Statistics reveal that late-life divorce has become more common and acceptable over the last two decades. According to the National Center for Family and Marriage Research, in 2014, people age 50 and above were twice as likely to go through a divorce than in 1990. For those over 65, the increase was even higher.
One explanation for the increase, in what has been coined the “gray divorce,” is that many people over the age of 50 are in second marriages. 59% of individuals who divorce after age 50 are considered “Divorce Careerists,” meaning that they have experienced a divorce both prior to and following age 50.
Unique sets of issues arise in divorces that occur later in life, especially if it is not a person's first go around. Although there may no longer be children at home to think about, individuals need to be aware of their property rights and what it means in the context of divorce.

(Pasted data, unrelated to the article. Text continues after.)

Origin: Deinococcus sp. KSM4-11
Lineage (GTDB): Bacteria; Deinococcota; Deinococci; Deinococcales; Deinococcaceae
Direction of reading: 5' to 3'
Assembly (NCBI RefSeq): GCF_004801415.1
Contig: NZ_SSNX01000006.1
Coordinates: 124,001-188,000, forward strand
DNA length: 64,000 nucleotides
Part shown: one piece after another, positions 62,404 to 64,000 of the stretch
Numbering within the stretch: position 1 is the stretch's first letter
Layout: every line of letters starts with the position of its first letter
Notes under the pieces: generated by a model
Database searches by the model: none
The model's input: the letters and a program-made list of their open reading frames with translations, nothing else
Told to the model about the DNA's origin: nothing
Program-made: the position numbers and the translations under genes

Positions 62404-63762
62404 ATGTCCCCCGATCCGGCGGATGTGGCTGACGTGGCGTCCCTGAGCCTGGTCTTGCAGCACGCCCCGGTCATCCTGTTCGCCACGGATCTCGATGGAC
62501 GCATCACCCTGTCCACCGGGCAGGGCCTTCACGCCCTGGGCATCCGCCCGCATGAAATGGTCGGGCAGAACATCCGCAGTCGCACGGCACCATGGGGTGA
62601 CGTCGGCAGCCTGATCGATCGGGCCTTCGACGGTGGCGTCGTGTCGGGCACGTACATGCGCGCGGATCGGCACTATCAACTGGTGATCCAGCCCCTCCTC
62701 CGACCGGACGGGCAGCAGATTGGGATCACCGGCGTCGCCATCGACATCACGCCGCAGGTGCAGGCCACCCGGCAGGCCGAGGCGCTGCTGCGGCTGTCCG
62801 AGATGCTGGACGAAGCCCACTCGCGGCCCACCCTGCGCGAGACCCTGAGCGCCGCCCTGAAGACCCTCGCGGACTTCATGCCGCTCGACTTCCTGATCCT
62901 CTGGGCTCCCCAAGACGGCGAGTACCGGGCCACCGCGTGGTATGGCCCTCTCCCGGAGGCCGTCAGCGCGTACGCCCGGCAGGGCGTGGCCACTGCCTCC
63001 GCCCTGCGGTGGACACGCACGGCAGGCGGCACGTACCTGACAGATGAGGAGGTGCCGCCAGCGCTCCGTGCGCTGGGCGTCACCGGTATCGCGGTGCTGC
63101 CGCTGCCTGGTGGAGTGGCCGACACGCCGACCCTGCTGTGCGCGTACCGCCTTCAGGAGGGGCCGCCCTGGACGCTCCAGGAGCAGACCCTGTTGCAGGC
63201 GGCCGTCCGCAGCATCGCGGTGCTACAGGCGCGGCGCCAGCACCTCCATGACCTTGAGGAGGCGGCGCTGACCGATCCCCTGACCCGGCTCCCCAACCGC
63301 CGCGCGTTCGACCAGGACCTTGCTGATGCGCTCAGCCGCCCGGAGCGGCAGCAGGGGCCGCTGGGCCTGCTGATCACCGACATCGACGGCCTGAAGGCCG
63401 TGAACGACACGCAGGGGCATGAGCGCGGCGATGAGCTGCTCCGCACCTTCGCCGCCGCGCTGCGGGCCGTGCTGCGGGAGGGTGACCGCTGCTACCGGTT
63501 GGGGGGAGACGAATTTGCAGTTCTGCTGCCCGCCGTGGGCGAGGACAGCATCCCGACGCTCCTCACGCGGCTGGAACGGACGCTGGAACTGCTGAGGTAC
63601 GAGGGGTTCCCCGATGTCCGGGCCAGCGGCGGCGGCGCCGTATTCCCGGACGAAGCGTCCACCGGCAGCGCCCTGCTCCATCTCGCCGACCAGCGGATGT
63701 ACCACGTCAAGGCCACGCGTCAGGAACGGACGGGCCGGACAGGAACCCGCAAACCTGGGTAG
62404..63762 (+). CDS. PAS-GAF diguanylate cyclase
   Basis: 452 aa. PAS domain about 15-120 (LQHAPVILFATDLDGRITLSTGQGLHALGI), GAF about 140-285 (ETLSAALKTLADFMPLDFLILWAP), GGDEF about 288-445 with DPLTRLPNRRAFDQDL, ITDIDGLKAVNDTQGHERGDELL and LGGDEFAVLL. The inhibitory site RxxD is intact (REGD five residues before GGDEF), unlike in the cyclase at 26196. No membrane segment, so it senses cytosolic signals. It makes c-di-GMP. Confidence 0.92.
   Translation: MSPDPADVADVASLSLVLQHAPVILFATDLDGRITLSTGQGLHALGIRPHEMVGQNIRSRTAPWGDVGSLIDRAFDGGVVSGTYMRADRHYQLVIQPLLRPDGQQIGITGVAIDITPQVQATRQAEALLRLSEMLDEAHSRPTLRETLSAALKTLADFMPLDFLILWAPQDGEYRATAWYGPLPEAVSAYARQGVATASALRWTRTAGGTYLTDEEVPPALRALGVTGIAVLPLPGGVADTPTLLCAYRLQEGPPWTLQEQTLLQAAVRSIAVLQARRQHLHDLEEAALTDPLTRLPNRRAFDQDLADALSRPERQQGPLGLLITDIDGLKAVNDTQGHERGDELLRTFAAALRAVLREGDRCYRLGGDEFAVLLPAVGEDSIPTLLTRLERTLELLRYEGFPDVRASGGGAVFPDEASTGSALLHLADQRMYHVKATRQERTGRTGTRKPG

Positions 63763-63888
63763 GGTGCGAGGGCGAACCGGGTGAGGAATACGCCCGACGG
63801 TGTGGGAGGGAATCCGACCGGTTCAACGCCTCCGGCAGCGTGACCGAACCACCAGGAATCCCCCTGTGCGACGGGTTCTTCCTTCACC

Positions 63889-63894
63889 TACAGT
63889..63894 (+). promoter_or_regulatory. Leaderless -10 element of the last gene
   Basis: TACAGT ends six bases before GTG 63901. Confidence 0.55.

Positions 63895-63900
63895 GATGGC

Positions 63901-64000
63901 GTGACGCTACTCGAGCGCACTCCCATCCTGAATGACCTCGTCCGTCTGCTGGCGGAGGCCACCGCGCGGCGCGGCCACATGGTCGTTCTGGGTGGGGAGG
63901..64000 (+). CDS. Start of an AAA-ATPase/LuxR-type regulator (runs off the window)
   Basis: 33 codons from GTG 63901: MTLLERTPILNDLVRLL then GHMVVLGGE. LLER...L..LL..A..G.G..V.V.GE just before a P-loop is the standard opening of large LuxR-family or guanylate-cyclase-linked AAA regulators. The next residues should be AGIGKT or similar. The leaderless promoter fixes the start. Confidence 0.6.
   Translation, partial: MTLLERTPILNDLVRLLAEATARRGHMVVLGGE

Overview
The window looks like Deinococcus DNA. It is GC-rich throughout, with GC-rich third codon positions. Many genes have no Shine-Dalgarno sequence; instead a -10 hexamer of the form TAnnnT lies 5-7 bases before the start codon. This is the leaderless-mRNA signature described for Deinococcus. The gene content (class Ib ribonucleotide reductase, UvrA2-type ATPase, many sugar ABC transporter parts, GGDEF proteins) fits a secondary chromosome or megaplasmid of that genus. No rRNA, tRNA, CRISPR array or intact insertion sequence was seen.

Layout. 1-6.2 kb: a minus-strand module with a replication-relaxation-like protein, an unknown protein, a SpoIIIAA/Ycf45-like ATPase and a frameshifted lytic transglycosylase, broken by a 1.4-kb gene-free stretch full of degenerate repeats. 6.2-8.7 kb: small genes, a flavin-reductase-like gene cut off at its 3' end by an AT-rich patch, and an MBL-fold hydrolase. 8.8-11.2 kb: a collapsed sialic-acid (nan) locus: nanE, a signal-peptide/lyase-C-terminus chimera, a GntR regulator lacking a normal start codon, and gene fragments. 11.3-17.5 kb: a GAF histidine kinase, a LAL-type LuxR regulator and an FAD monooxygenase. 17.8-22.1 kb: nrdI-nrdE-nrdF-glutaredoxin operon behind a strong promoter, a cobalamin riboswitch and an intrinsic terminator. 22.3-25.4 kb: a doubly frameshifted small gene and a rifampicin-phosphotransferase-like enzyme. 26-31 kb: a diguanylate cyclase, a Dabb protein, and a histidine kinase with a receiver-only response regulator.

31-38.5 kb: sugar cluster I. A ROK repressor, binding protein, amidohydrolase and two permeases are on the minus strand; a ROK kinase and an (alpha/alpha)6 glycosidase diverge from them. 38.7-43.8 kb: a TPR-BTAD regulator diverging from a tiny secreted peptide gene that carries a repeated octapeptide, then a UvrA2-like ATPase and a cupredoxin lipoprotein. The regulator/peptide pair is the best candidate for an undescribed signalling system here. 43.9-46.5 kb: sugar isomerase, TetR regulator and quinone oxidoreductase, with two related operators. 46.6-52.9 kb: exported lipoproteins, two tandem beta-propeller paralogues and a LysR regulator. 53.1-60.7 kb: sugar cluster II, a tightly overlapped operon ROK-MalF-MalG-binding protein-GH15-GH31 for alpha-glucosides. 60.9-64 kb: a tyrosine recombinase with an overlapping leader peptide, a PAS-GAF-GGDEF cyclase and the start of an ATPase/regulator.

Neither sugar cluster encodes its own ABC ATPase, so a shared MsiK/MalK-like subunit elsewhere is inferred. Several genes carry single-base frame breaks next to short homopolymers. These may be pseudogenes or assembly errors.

People that get divorced later in life, often have accumulated a great deal of property with his/her spouse. If it is a second marriage, a spouse may have had separate property that they brought in to the marriage that needs to be dealt with in a certain manner,
At Karp & Weiss, our philosophy is to help our clients move forward on their path to seeking happiness with an understanding of their property rights. The law provides many solutions for those who are going through divorce, but is often difficult for people to navigate on their own. If you are going through a late-life divorce and have questions regarding your rights and how best to provide for yourself going forward, do no hesitate to contact us.
The New York Times, After Full Lives Together, More Older Couples Are Divorcing, http://mobile.nytimes.com/2015/10/31/your-money/after-full-lives-together-more-older-couples-are-divorcing.html?smid=tw-nytimes&smtyp=cur&referer=https://t.co/2Q70GzpVel&_r=0
National Center for Family & Marriage Research, https://www.bgsu.edu/ncfmr.html